• Cysts: These represent the most serious form of acne, and are large painful lesions containing large amounts of pus. They usually resolve with disfiguring scars.

Causes of Adult Acne

Acne may arise in adults due to the following:

  • Hormonal fluctuations such as in pregnancy, polycystic ovarian syndrome, or the menstrual cycle
  • Drugs such as oral contraceptives, antidepressants and anticonvulsant medications may precipitate acne
  • Friction on the skin, such as that caused by a backpack or a helmet, can cause or aggravate acne
  • Oily make-up
  • Family history of acne increases the risk of getting acne
  • Stress may aggravate acne in a person who always has the condition

Minimizing Acne

  • It is best to wash the face with mild soap and warm water, without scrubbing the skin.
  • Eating a balanced diet with plenty of vitamins will help the skin look fresher, but doesn’t help prevent acne.
  • Acne lesions should not be handled, if possible – they should not be picked or squeezed
  • Oily hair should be kept clean and away from the facial skin.
  • Appropriate makeup, among the non-comedogenic (non-oil-based) varieties, should be used.
  • Tight-fitting clothing or gear, such as helmets or backpacks, should be avoided where possible.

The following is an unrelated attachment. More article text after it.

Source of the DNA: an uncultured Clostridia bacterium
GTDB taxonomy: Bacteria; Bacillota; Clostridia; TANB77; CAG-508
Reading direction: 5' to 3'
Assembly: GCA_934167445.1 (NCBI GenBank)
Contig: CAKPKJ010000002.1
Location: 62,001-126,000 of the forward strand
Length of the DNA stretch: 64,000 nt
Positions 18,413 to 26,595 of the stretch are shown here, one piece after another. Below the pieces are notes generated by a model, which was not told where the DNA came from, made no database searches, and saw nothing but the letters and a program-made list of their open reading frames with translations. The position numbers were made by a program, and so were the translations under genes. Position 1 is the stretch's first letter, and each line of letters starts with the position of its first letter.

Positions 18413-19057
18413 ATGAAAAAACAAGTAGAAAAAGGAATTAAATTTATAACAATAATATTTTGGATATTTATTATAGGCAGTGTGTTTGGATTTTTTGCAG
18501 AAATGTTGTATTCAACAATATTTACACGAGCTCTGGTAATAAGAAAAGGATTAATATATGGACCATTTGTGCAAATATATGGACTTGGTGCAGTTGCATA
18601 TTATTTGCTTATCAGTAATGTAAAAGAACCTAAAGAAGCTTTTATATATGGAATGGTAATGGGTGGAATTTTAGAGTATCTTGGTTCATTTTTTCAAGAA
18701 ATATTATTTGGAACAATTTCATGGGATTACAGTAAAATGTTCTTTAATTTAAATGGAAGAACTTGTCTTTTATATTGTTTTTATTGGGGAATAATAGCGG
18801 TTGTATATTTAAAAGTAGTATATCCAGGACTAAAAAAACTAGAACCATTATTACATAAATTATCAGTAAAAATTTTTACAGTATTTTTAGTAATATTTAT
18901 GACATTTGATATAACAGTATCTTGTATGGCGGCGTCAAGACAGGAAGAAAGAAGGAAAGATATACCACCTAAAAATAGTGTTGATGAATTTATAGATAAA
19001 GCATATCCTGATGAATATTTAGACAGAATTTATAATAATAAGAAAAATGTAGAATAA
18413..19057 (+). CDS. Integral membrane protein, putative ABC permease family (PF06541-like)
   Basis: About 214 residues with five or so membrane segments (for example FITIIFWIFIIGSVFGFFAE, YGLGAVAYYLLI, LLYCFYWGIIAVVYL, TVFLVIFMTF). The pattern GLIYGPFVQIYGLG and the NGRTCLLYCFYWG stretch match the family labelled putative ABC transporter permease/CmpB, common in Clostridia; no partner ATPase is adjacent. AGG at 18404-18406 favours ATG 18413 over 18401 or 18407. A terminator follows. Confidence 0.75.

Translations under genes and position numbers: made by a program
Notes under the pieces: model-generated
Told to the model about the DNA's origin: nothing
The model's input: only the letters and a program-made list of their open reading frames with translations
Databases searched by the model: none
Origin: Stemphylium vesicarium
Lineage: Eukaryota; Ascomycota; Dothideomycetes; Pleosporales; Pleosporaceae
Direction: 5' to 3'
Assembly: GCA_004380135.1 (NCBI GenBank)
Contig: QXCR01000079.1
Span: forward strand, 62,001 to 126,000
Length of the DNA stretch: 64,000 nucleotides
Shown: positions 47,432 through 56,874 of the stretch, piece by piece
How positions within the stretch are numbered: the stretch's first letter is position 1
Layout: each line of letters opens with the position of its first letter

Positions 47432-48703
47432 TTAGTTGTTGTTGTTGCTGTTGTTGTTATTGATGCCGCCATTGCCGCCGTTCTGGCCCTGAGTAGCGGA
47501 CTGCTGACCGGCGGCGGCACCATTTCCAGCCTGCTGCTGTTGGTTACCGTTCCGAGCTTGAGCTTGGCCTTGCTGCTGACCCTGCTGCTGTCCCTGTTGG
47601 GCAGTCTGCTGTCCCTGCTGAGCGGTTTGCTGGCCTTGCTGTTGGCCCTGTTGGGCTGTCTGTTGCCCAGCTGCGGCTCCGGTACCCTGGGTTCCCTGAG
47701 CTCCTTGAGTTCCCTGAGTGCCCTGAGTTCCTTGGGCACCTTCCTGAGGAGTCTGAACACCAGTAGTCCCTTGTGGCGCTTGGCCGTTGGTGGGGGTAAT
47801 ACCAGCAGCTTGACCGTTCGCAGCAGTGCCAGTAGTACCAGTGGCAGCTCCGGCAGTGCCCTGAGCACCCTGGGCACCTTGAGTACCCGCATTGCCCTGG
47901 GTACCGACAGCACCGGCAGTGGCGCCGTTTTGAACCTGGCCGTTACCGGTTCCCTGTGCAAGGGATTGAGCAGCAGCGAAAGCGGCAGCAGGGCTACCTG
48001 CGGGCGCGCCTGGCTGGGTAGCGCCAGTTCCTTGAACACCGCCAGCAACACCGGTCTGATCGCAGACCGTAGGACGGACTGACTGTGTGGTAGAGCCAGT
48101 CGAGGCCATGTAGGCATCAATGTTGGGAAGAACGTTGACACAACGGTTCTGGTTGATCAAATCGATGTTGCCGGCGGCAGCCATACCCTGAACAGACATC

Treatment of Acne

If you have acne, try a tested over-the-counter medication or see a doctor if there are many lesions. You may be prescribed one or more of the following medicated creams or lotions:

  • Benzoyl peroxide which reduces sebum production
  • Resorcinol, salicylic acid, or sulfur, which have keratolytic or skin-softening effects and break down the lesions

These are usually used for 6-8 weeks, following which resolution should occur. If not, you may have to see a dermatologist (skin specialist).

Further Treatment

Advanced treatment may consist of:

  • Retinoic acid or its derivatives, some of which require strict birth control
  • Antibiotic creams to control local infections
  • Minor surgery to remove or drain large nodulocystic lesions

Oral Medication

This may consist of:

  • Antibiotics to control follicle infections
  • Isotretinoin, a powerful vitamin A derivative able to control and treat acne but which can severely damage developing fetuses
  • Oral contraceptives to reduce hormone levels in the body
  • Spironolactones to reduce androgen levels in the body


Dermabrasion refers to resurfacing the facial skin, to even its contours. It may be done by ablative or non-ablative laser. Chemical peels are sometimes used for the same purpose. Photodynamic therapy is also being studied for this purpose, and seems to give favorable results in removing acne scars.


Further Reading

Last Updated: Dec 30, 2022

Dr. Liji Thomas

Written by

Dr. Liji Thomas

Dr. Liji Thomas is an OB-GYN, who graduated from the Government Medical College, University of Calicut, Kerala, in 2001. Liji practiced as a full-time consultant in obstetrics/gynecology in a private hospital for a few years following her graduation. She has counseled hundreds of patients facing issues from pregnancy-related problems and infertility, and has been in charge of over 2,000 deliveries, striving always to achieve a normal delivery rather than operative.